It was known that coyotes would sometimes brave the ice to harry the flocks.  I'd sometimes see their dark silhouettes stenciled against the white void of ice.  Perhaps a goose had been carried off.

Outside my window, and above, on the deck that came out from the front room, I heard the glass door slide open, and then Dad's voice, shouting.  "Bring it here, Pippin!  Bring it here!"

I got out of bed and went upstairs to see what was the matter, but it was all over before I got there.  "Pippin had a honker," Dad said.

Tami's dog, Mingo, and Pippin sharing a snack
The way Dad told it, just as he arose for the morning, he looked out over the lake and saw Pippin dragging a honker over the ice toward the house.  Dad, at one time in his life an avid bird hunter, stepped out on the deck to shout encouragement.  Pippin became confused, dropped the goose and ran toward Dad.  The goose picked up and waddled back toward the open water.

They lost the goose, but Pippin won Dad's heart.  The open ice in mid-winter is a dangerous place for a dog.  There are coyotes; there are thin spots in the ice.  But Pippin was tough.  Dad saw that and admired it.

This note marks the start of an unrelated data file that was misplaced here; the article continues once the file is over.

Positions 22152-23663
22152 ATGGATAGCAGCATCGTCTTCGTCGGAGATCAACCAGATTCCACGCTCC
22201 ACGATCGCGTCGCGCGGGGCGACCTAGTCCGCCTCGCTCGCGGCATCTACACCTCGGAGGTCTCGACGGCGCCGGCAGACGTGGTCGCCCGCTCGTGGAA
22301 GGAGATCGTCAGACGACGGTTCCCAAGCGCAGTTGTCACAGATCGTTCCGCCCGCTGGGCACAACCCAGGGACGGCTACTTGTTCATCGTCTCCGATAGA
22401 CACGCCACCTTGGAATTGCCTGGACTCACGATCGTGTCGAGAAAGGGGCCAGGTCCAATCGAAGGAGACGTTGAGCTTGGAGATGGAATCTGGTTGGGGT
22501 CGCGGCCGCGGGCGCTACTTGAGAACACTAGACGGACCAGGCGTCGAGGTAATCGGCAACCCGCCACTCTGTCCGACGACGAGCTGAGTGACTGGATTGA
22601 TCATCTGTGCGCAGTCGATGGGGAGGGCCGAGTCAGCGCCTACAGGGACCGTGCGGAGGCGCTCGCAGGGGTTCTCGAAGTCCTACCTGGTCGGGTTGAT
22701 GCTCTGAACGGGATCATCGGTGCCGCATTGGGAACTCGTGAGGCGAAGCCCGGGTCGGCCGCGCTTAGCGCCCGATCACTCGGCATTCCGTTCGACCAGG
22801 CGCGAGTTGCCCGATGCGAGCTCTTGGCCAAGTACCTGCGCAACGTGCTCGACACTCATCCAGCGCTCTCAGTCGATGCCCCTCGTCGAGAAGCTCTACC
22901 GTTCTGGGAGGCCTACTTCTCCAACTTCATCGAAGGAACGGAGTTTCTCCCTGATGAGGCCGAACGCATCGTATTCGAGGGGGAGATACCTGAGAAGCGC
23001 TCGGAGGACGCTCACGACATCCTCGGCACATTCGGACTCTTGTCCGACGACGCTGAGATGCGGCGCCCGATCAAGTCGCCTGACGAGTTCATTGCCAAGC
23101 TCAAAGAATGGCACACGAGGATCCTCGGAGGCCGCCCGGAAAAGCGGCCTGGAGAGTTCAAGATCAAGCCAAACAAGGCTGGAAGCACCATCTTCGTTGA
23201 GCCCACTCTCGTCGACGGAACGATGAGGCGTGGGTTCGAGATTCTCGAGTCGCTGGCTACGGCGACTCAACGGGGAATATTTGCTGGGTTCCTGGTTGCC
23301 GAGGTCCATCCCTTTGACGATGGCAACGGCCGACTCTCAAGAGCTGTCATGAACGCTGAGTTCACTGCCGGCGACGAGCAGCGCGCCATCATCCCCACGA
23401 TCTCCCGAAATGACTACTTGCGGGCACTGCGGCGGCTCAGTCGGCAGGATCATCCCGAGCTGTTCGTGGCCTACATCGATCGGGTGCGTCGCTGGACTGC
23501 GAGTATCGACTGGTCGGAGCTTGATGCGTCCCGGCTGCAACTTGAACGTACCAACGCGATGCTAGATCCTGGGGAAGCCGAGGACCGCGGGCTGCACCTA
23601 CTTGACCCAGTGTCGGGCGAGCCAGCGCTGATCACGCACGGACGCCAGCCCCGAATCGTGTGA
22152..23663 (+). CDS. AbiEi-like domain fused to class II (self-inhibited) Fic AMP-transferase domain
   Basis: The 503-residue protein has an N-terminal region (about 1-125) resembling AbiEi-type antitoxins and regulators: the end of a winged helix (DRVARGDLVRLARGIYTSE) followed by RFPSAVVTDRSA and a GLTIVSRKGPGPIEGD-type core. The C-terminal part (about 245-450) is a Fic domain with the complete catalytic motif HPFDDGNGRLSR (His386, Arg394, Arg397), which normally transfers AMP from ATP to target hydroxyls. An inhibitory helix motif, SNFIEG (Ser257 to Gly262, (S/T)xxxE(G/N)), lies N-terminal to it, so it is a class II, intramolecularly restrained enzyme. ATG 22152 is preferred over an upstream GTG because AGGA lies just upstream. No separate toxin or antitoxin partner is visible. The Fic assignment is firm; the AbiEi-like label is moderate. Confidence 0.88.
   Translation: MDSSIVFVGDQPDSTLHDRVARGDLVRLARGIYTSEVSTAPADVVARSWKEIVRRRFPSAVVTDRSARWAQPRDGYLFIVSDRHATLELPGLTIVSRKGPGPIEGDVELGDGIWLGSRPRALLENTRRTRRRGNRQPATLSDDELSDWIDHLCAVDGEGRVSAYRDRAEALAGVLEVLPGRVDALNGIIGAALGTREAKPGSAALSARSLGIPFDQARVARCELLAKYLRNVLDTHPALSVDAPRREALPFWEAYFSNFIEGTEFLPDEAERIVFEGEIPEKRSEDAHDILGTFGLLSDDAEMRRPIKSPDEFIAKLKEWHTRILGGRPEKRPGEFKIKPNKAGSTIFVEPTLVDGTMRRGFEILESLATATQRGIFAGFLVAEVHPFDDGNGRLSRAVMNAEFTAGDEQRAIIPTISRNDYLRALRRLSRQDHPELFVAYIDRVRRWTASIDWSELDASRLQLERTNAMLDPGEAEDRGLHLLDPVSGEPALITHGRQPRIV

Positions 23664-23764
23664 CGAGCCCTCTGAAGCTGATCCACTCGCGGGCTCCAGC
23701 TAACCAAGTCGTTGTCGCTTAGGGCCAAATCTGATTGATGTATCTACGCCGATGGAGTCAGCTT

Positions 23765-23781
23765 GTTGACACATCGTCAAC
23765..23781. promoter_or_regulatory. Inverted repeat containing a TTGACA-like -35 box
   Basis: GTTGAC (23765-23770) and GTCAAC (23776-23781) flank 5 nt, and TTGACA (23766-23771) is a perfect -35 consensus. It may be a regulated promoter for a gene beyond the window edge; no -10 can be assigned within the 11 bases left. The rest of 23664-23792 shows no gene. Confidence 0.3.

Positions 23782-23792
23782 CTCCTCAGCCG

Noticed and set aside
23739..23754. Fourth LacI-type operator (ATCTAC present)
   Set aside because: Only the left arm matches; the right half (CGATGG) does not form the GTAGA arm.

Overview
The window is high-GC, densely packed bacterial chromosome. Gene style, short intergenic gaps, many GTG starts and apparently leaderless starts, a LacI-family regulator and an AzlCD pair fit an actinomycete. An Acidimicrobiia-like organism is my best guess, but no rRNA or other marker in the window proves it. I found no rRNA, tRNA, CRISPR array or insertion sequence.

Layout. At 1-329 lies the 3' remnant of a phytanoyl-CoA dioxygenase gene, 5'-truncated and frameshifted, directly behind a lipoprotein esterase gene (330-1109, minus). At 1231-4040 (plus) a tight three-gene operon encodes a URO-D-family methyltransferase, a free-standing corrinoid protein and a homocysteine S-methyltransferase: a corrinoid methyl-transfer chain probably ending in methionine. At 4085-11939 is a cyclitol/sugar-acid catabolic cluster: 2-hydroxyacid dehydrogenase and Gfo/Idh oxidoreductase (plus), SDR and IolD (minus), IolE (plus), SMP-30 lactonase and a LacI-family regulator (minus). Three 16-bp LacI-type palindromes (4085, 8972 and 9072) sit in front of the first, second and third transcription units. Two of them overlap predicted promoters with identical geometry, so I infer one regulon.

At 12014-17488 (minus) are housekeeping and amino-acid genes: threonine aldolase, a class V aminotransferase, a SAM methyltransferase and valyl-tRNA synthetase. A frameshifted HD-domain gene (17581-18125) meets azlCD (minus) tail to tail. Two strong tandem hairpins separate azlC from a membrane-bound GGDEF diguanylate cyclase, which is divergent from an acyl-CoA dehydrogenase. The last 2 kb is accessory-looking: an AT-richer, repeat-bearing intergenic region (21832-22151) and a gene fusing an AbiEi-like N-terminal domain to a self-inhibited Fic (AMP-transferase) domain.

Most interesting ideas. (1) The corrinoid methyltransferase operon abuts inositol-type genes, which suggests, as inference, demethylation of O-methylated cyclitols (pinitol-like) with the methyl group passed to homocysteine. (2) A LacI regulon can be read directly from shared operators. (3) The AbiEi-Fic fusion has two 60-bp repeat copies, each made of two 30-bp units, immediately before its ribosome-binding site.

How his life went

In the time when I lived at Dad's house, Pippin was with me much of the time.  I took him swimming at Lake of the Woods and Link River.  I took him with me camping at Lake Shasta.  I took him to parties and to work and on road trips to Salem and Tacoma.  He spent a lot of time out along the lake.  He would roam miles from the house in all directions.  He loved to swim and scramble over rocks.

One morning, as I stepped out onto the front stoop, near where we parked our cars, there was Pippin running toward me, cheerful as ever.  Thick white whiskers protruded from his muzzle.  He appeared to have grown a snowy beard.  On closer inspection the truth was revealed:  porcupine quills.

"Tried to make the wrong friend, didn't ya, boy?" I said.  We had to go to the vet for surgery that time.